I have a thing with rescuing animals. I have honestly lost count of the number of strays I have brought into my home, and with the help of my sister, found new homes for. Check out Rhonda, Lily, Rowena, Peter, Cleo and Miss Kitty. Awww. So sweet! But that’s not counting any dogs, or even all of the cats!
Because I bring in a lot of animals, and I have my own permanent animals – I tend to go through a lot of pet toys. Since I have a lot of felt and a lot of catnip, I thought I’d try my hand at making a couple cat toys. I would like to unveil, my “It’s Fishy Cat Toys & Crack Stick”. If you are unfamiliar with a crack stick, it’s a cat toy that is as irresistible as crack. Cats go nuts for them. I believe that most of you might call it a “cat teaser” and that’s fine, but I feel that “crack stick” is far more accurate. To each his own.
For this project, you’re going to need:
- Felt in assorted colors
- hot glue gun & sticks
- your printable PDF fishy pattern
- black permanent fabric pen
- loose catnip
- 1/2 inch wooden dowel rod
- dowel rod decorative cap
- acrylic paint
- foam brush and ribbon
- yarn or elastic (you might want to see my note in step 9 regarding string choice)
STEP 1: Take your printable pattern and cut out your fishy shapes. You’ll need to cut out two eyes and lids and bodies, and one back fin and one gut fin. We have a happy fish, sad fish and an ambivalent fish. Use just one style or all three. Trace your shapes out onto felt and cut each piece out. Using hot glue, glue your back fin and gut fin into place.
STEP 2: Taking the underside of your fish, outline the edges with a thick line of glue – but don’t put any glue at the top of the fish, by the back fin – this is where you’re going to put in catnip. If you’re using this fish for a crack stick, be sure to glue your string into its mouth. Make sure the string is glued down well and really sturdy. Your cat will try to tear off these little suckers. Turn your fishy over onto a blank piece of felt and give it some time to dry.
STEP 3: Now that your fish is nice and dry, cut around him. You’ll want to cut around the body of the fish, because you’re using the one back fin and the one gut fin for both sides.
STEP 4: Using your permanent fabric pen, trace around the shapes of the fins, eyes and body. Draw in the pupil, an arm fin for your little guy’s body and some details on the back and gut fins. The thicker the lines, the more cartoony your fish will be in the end.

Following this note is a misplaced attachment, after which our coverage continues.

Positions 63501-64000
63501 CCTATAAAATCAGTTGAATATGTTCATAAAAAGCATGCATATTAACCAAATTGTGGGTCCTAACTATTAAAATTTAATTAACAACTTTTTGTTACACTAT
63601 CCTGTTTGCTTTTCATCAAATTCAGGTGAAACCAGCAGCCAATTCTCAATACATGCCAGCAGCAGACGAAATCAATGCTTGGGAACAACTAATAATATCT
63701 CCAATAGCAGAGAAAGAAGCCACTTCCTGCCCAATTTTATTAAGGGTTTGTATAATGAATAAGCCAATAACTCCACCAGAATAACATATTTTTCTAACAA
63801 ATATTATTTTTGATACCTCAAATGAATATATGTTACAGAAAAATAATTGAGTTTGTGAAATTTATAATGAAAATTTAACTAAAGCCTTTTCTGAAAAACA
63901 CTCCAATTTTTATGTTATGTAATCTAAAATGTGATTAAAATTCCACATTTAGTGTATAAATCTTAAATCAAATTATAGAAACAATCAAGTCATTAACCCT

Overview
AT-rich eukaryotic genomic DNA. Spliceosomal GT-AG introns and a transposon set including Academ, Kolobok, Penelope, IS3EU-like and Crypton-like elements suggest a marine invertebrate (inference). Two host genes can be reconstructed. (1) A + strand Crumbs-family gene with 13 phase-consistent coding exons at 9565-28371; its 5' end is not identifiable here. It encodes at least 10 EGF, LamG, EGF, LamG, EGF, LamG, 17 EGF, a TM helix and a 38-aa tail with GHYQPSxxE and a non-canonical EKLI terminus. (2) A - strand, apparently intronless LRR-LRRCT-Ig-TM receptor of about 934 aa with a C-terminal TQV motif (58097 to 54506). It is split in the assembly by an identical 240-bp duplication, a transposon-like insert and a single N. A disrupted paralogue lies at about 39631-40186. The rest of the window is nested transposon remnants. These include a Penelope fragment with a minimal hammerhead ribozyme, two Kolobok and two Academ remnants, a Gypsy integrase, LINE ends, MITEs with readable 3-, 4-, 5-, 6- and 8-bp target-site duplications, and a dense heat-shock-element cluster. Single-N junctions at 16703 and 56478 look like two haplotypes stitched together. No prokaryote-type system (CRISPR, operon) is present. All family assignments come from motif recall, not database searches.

STEP 5: Go around the edges of your fish with extra glue. Look for any pockets where the glue may not have stuck. You want to have nice, closed up edges so that you don’t wind up cleaning catnip off of your floor the first play session. Stick your fish under a book or other weight and let him hang out under there for a while to ensure a good seal.
STEP 6: Push open the hole at the top of your fish’s back and shove in some loose catnip.
STEP 7: Fill the pouch with glue and hold closed. Depending on how full you make the pouch, you may need to use more pressure for it to actually glue shut. Watch that you don’t burn your fingers or hot glue catnip to yourself in the process! Go ahead and repeat steps 1-7 to make as many fish as you’ll be needing.
If you’re only making a couple of loose catnip filled toys, you’re done! If you want to make the fishing pole cat stick, continue…
STEP 8: Take your wooden dowel and cut down to a size that is comfortable for you to swing around like a loon. For me, 26 inches was the perfect length to go nuts enough with to entice the cats but not knock anything ornamental over. Paint your stick and your ornamental end. Allow to dry.
STEP 9: Gather your fish together and arrange how you’d like them and trim with your scissors. They can all be at the same length, or you can vary them like I did. A word of advice – I didn’t anticipate my elastic getting so bunched up while using. I wound up braiding the elastic from the end to the first fish to compensate. If all you have is elastic, it will work and have nice bounce, but I think ribbon or yarn would be a better option because of the tangles.
STEP 10: Take your thumbtack and push it through your strings, or tie around the push pin portion of the tack.
STEP 11: Push your pin into the end of your dowel. You can also put a bit of hot glue on the underside of the tack for a little more strength.
STEP 12: Put some hot glue in your ornamental cover and shove over the end, covering your thumb tack and the end of the dowel. Give plenty of time to dry before testing out.
So there you have some cute fish for your cute cats to play with. If you’re smarter than me, you won’t give them to your kitties late at night and have to deal with cracked out cats running rampant over you while you attempt to sleep. Hope your week is starting out great!
By the by, the kitty trying out the crack stick at the top of the page is Marla. My sister found her eating french fries on the side of the highway in Ardmore, OK and gave her to me. Her first vet visit was awful because someone had her in a bag they had set fire to (to the best of the vet’s assumptions). She was missing fur and whiskers and covered in parasites. Flash forward five years to present time, and she’s one action-packed, happy, healthy, trouble-making kitty!